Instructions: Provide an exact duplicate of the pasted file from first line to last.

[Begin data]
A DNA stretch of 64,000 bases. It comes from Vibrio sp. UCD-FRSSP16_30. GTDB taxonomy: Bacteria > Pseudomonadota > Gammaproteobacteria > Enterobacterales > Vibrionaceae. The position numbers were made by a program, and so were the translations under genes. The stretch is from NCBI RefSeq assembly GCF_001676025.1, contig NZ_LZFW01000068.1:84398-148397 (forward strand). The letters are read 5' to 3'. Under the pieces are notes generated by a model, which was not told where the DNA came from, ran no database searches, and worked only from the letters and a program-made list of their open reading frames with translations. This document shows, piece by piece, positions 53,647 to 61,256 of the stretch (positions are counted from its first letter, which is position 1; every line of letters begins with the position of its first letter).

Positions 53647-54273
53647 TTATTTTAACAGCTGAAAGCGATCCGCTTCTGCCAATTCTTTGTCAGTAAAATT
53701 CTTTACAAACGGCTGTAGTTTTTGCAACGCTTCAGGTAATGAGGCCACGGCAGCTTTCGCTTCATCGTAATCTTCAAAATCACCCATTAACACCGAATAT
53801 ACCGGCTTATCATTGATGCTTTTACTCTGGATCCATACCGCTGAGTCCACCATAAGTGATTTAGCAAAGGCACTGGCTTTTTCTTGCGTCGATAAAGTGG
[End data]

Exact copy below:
A DNA stretch of 64,000 bases. It comes from Vibrio sp. UCD-FRSSP16_30. GTDB taxonomy: Bacteria > Pseudomonadota > Gammaproteobacteria > Enterobacterales > Vibrionaceae. The position numbers were made by a program, and so were the translations under genes. The stretch is from NCBI RefSeq assembly GCF_001676025.1, contig NZ_LZFW01000068.1:84398-148397 (forward strand). The letters are read 5' to 3'. Under the pieces are notes generated by a model, which was not told where the DNA came from, ran no database searches, and worked only from the letters and a program-made list of their open reading frames with translations. This document shows, piece by piece, positions 53,647 to 61,256 of the stretch (positions are counted from its first letter, which is position 1; every line of letters begins with the position of its first letter).

Positions 53647-54273
53647 TTATTTTAACAGCTGAAAGCGATCCGCTTCTGCCAATTCTTTGTCAGTAAAATT
53701 CTTTACAAACGGCTGTAGTTTTTGCAACGCTTCAGGTAATGAGGCCACGGCAGCTTTCGCTTCATCGTAATCTTCAAAATCACCCATTAACACCGAATAT
53801 ACCGGCTTATCATTGATGCTTTTACTCTGGATCCATACCGCTGAGTCCACCATAAGTGATTTAGCAAAGGCACTGGCTTTTTCTTGCGTCGATAAAGTGG